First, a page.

MD was not a willing participant and not in the mood to simply "get with the program." He had been with the colony for years and would tolerate light petting. But that's about as accommodating as he got. After several attempts to trap MD we lost his trust but, over time, we were able to gain it back.

I hate to admit that we don't always achieve our goals; sometimes we lack time, energy and funding to accomplish all that we intended to do. Unfortunately, trapping and neutering MD was one of these failed achievements.

MD is old for a feral tomcat, approximately 8 years of age. He is like the "old timey'’ tomcats of yesteryear with the fat cheeks and large head. We worried about our friend when he suddenly disappeared from the nightly feeding schedule.

After a few days MD showed up but this old tomcat had met his match. He had severe head injuries and puncture wounds that were infected. This time trapping MD was not difficult. He was more than willing to walk into the trap for food.

We had all intentions to give MD immediate medical attention along with a quick boost of antibiotics and then release him. But his injuries required surgery, which involved removal of dead tissue, a drain tube and about two dozen stitches. MD was going to have a lengthy recovery along with antibiotics plus he tested positive for FIV (kitty AIDS). MD was Home 2 Cats bound!

We regret that we let MD fall through the cracks. We don't know at what point in his life he contacted FIV. Neutering possibly could have helped in the prevention of MD contracting this disease. Also, males fight less once neutered and MD might never have had that last fight that left him with severe injuries.

MD is now neutered and still recovering from his battle with that kitty hoodlum. He will live out his days resting, playing and eating at Home 2 Cats.

 

   The Cat's Paw Rubber Heels Company Cat

 

  Paws To Think 

T N R

We hear from many wonderful compassionate people who are kind enough to feed strays and ferals. The over-population of strays and ferals is somewhat taken care of by Mother Nature. Disease and starvation accomplish this. In nature only the strong survive.

When you feed strays/ferals you strengthen their numbers. You have healthier cats and more than the normal number will survive. We encourage everyone to please practice TNR (trap, neuter and release) along with feeding. Two cats can turn into ten cats in just a few months. We need to work at solving the problem and not creating a bigger one. In addition to feeding, please spay/neuter strays and ferals!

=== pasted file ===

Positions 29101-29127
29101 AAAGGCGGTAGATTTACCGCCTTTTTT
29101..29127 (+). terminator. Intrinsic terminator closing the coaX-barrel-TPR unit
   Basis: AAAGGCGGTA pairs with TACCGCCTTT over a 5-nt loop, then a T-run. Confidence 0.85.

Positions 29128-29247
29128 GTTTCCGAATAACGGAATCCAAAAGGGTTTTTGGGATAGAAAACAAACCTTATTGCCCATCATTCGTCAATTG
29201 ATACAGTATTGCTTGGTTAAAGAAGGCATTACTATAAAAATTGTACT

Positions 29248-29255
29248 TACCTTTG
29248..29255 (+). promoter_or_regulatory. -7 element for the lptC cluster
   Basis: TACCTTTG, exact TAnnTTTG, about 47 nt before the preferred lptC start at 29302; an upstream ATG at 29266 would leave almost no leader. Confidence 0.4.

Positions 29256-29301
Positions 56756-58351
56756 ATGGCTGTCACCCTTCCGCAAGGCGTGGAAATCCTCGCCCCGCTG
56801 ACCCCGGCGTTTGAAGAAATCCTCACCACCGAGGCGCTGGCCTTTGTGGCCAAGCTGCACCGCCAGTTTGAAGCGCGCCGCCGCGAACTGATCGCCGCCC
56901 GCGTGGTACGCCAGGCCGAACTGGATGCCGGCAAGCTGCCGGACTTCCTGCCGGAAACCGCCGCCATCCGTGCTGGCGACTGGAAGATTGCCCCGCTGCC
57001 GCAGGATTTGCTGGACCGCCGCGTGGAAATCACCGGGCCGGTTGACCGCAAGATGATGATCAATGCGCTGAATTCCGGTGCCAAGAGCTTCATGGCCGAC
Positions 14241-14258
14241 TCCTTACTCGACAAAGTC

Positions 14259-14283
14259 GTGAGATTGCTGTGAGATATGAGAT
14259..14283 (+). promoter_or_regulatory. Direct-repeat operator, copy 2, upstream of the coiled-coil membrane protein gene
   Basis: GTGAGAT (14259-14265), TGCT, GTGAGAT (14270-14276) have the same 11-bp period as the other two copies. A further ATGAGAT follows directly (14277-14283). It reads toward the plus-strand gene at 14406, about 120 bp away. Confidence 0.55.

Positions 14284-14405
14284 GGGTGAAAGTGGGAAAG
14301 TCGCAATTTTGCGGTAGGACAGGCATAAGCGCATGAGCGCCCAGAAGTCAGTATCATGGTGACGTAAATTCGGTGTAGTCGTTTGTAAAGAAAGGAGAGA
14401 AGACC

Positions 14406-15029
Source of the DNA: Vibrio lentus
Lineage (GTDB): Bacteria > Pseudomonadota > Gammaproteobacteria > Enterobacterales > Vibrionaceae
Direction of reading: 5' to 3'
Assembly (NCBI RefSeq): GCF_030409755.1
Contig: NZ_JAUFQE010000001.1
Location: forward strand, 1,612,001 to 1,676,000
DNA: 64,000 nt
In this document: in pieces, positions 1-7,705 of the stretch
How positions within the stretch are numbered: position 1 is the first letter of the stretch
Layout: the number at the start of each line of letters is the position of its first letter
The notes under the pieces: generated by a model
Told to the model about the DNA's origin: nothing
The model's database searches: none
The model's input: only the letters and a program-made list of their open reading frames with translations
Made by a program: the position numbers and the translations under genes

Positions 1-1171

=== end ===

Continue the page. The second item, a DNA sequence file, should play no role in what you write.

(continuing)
Animal and People Recognition 

While losing a companion is one of life's greatest sorrows, never having one is to miss out on years of loving companionship.

In Memory Of Animals

Rooney
--Brenda Hosford

Katie
Loving memory of Katie-22 year old beautiful calico.
--Sidney Nesbit

Hunter
--Larry & Barbara Stanley

Goo
--Don & Brenda Hargrove

Goo
--Larry & Barbara Stanley

Gumbo
Beloved member of the Clement’s family.
--Larry & Barbara Stanley

Buddy
--Laurin Gregory and Chris & Lyn Greer
--Dick & Nancy Cochran

In Memory Of People

Ted Cartledge
--Ruth Blann Cartledge

 

  A Word From Home (2 Cats) 

The Mid-South Cat Fanciers Show

It's time to once again to mark your calendars for the Mid-South Cat Fanciers Show in Memphis TN. It is being held April 23rd and 24th at the Mid-South Fairgrounds.

Be sure to come and see your favorite breed of cat and your favorite cat rescue organization. (Home 2 Cats of course!)

 

    Chessie, Chesapeake & Ohio Railroad

 

  On-Going Projects 

Home (2 Cats) On Petfinder.Com

Looking to adopt a cat or kitten? Check out our current pet list and our adoption day calendar on Home 2 Cats home page on petfinder.com under shelters/organizations. You may also access our home page directly by http://www.petfinder.org/shelters/TN159.html

 

Home2Cats, Memphis | Newsletters | Photos | Lynx
Please send email to:  home2cats@aol.com

Or write to: Home 2 Cats
P. O. Box 752671
Memphis, TN  38175-2671
And, as always, our sincere thanks for images from:

actioncat.com

Graphics from CatStuff

Microsoft Office: Design Gallery Live

*NaNcY*'s Cat Animation Gallery

Please bookmark this page and come back often!
This page was last updated 12/31/10.